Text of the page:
Unsettling freedom: nomadism today
Nomads are misfits in the modern world. The state likes to see them settled in one place, to "integrate" them and keep tabs on them. The sedentary population is suspicious of them because it does not understand their way of life. They have no place in a narrowminded conception of modern civilization which only accepts what can be pinned down, predicted and programmed.
They live on the outer edge of the economic system, usually on unproductive land, practising a frugal and uncertain way of life. They are shy of frontiers and avoid controls and supervision. Everything about them is a challenge to modern society. They take what it rejects and esteem values and codes it has abandoned. They melt away into vast landscapes desert, forests, lakes, steppes which the sedentary may regard as hostile but which for them mean life, beauty, poetry and freedom.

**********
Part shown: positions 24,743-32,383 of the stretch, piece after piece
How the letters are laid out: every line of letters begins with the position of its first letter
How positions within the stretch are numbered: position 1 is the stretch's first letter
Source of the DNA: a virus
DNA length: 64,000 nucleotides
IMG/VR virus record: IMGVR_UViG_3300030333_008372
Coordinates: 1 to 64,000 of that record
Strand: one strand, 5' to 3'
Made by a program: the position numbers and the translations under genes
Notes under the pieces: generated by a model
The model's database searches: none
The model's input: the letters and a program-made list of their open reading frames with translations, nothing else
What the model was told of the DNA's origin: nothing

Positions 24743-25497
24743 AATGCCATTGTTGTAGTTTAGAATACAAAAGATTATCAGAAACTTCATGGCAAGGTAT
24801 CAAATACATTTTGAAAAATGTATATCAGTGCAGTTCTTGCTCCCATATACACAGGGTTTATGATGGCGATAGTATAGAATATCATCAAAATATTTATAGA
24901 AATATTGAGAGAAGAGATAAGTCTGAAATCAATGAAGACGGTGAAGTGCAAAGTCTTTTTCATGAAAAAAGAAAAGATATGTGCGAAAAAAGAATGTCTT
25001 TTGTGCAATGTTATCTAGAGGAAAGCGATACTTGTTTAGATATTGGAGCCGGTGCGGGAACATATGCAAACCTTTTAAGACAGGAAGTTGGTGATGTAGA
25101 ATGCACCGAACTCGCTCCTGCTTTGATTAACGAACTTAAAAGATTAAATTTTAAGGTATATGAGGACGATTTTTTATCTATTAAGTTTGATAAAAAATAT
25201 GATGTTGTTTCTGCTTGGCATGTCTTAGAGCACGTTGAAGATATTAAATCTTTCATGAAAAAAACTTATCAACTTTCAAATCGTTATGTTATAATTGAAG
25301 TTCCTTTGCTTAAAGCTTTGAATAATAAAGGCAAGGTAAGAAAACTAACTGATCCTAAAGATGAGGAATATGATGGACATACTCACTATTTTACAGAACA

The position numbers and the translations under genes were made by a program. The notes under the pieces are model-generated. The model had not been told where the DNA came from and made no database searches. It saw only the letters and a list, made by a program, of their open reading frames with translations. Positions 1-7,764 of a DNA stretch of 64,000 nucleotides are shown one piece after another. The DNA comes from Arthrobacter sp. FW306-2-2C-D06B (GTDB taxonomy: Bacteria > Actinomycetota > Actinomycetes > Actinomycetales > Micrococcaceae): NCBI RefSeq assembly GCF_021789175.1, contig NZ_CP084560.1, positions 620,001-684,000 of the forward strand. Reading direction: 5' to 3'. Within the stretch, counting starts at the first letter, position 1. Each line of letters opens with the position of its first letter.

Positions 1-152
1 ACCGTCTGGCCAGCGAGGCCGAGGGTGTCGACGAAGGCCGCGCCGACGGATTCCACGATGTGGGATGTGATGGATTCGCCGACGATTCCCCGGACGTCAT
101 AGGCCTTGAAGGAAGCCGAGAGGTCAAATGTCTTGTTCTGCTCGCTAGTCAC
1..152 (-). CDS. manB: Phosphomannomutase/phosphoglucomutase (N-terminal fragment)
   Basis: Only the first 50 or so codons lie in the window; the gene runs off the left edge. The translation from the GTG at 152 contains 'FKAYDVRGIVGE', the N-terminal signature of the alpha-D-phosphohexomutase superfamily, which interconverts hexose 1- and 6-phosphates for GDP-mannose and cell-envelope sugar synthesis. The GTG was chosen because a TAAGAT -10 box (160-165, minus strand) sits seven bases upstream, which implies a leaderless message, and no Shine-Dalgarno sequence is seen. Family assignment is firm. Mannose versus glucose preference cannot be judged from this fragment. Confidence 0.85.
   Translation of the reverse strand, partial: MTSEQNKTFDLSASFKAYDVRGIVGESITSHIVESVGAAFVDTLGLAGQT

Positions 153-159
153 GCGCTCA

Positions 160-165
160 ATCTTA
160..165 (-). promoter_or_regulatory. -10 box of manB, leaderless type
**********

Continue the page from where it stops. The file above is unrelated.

This issue of the Courier records some of the things that nomads have to tell us. In a more general way it may also stimulate reflection about difference and the difficulty of being different today, about the spread of intolerance, about the fears and anxieties that lead people to reject what is at variance with themselves.
In any case, what sort of world would it be if everyone conformed to the same pattern? In such a world we should not only die of boredom, but of inability to adapt, to change, to renew ourselves to meet life's unending challenges. For societies, as for living organisms, diversity is a necessary condition of survival. As the nomads, with their thousands of years of history, remind us.